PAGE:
Inflexible Deadlines – while some deadlines need to be “hard” or set to ensure that you keep up with your unit calendar, not all of them should be inflexible. PBL allows students time to deep-dive into subjects or areas of interests, and this should be respected where possible. If a student needs an extra day to complete some work, ask yourself, “why can’t they have the extra day?” before just saying no. Can they still participate in group discussions, protocols, or the next phase of the project without having completed all aspects of a project milestone? Can you turn work days into differentiated days so students can work at their own pace or catch up?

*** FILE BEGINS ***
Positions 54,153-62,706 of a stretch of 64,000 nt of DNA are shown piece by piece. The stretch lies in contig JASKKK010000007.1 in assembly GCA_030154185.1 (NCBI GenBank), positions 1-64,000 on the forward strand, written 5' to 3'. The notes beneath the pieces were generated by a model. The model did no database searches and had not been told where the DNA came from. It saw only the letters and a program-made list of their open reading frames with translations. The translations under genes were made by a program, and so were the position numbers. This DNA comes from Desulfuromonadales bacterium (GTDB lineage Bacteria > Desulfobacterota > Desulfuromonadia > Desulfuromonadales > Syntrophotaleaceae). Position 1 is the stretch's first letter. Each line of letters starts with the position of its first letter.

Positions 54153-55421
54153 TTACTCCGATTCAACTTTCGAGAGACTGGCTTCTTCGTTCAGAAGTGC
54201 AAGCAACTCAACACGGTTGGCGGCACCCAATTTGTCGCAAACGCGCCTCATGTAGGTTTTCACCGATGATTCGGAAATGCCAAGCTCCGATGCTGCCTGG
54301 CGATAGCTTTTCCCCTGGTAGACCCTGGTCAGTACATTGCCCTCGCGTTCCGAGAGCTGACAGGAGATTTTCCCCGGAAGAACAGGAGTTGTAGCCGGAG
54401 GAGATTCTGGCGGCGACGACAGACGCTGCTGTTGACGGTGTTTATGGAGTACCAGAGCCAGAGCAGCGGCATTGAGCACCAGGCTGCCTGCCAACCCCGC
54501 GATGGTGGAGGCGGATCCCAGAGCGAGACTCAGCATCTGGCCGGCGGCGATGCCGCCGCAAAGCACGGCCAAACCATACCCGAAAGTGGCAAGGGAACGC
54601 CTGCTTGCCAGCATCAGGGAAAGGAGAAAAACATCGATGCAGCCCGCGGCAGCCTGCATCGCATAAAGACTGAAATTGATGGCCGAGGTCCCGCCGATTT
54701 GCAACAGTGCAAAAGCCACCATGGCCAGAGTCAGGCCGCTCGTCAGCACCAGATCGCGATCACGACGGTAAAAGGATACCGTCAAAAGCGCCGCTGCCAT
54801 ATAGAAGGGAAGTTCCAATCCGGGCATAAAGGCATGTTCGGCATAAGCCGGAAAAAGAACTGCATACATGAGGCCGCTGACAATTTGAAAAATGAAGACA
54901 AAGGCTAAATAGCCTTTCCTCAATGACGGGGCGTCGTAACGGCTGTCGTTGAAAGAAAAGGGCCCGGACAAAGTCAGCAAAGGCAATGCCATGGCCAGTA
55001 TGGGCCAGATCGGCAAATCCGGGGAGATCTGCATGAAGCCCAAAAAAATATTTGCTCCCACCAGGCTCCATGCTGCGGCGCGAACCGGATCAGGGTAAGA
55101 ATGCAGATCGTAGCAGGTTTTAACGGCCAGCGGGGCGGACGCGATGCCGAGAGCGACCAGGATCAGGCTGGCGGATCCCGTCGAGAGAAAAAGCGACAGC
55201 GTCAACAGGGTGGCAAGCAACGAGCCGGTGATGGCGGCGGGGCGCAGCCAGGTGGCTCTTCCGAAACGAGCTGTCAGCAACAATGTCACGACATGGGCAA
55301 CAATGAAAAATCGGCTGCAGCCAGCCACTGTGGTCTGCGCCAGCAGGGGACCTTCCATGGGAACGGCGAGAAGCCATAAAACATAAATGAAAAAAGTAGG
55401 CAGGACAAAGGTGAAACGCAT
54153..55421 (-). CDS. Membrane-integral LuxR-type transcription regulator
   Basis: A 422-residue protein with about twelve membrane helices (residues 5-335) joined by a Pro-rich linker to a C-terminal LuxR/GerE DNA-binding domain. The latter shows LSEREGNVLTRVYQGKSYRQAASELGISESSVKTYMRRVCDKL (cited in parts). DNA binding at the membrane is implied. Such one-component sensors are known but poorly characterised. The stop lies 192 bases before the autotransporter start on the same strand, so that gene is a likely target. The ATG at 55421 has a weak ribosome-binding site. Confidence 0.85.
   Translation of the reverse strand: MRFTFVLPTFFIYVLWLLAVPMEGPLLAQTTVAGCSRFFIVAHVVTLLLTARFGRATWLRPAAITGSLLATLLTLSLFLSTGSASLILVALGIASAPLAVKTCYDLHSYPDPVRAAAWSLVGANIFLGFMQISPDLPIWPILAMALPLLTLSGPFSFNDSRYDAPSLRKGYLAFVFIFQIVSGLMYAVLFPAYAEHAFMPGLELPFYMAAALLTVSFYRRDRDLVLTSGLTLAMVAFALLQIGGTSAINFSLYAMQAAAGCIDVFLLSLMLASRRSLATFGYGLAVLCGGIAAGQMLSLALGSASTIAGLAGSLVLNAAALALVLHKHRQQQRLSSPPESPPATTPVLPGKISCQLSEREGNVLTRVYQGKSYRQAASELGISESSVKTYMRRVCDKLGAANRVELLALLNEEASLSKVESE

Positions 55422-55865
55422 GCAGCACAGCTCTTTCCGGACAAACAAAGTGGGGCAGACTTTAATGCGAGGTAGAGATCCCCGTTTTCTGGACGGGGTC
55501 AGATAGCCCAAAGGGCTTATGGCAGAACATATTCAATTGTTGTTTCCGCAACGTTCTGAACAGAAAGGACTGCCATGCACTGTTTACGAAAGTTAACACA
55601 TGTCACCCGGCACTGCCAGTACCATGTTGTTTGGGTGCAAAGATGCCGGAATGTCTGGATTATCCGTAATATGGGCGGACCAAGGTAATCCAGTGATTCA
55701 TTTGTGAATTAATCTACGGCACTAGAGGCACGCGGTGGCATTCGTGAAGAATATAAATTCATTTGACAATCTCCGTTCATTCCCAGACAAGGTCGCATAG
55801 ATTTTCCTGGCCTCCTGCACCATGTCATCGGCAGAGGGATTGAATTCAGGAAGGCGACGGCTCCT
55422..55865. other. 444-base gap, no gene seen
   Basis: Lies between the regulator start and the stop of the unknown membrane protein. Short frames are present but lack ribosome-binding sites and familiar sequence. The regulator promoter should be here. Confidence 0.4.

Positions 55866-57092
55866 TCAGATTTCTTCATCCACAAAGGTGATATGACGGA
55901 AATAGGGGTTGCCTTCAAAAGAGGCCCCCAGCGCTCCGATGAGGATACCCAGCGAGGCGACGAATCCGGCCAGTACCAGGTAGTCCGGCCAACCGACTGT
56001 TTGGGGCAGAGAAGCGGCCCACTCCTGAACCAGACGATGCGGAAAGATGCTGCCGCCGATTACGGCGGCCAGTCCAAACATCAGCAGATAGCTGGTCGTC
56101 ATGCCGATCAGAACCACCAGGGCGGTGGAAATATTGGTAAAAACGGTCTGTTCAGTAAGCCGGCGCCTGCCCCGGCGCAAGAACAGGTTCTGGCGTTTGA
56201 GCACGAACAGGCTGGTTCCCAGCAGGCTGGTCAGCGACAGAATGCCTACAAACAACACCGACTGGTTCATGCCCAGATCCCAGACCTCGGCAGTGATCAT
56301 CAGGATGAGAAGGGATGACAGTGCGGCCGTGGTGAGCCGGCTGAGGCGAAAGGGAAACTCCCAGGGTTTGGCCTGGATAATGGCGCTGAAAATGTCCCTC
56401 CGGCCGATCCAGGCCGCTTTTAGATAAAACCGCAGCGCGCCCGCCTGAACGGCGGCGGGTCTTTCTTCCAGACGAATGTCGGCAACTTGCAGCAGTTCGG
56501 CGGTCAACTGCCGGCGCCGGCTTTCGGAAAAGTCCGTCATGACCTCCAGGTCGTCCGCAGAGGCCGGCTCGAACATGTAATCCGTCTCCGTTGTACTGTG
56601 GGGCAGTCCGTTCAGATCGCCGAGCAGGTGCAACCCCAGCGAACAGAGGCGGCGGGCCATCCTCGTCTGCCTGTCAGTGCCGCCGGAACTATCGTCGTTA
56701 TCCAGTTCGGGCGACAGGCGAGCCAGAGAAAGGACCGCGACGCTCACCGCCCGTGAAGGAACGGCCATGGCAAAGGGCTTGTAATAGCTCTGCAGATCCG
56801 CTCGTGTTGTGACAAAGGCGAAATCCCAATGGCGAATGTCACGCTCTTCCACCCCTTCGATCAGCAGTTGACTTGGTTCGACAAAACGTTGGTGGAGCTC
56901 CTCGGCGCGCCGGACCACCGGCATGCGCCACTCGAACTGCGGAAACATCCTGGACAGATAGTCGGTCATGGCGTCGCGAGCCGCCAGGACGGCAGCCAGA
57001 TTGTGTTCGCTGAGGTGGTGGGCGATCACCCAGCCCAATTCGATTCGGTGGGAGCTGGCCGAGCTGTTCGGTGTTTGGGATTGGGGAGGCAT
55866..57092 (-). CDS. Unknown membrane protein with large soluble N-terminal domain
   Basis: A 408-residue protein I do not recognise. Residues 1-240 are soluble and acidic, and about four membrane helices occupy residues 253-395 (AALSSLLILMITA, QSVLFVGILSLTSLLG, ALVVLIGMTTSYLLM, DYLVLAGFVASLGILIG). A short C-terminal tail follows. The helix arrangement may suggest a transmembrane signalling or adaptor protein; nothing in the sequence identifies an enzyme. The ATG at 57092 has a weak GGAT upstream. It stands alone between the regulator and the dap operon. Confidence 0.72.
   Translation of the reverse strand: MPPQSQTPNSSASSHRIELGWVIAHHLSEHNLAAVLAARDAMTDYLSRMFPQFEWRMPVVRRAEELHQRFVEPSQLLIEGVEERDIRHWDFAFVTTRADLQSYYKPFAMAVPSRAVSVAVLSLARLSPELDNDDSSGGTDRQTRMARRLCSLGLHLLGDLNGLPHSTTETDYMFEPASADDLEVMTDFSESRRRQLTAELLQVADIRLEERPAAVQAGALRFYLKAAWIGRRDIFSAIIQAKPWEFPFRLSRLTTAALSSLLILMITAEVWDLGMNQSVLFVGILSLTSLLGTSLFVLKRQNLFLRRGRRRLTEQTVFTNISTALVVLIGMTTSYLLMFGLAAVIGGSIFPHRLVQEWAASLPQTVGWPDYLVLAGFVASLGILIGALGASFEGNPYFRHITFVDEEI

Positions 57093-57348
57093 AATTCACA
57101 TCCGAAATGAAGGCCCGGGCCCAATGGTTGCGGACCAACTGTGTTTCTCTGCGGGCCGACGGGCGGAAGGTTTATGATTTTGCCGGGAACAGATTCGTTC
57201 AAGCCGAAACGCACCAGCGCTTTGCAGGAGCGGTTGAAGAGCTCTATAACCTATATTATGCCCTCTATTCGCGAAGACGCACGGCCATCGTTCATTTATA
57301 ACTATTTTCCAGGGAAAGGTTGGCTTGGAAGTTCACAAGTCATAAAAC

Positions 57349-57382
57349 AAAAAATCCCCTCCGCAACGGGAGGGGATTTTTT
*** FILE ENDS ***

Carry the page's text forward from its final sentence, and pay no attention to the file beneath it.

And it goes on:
Poor Technology Management – 1:1 devices can make or break a project. They allow students to work collaboratively and research more effectively, but can also become a huge distraction if students choose to watch videos or play games. Are you seated behind your desk or actively moving around the room? Have you provided your class with short skill tutorials so they know how to use the tools you’re requiring them to use? Have you considered less than 1:1 devices, perhaps two computers per groups, to ensure that the computers they have are too valuable not to be used as research tools? Above all it is important to recognize that high-level technology integration suggests that computers are only used for tasks that cannot be completed in an analog environment. If you can do it with paper, save your kids the screen time.
Relying on Textbooks and Boxed Curriculum – Just don’t. Please.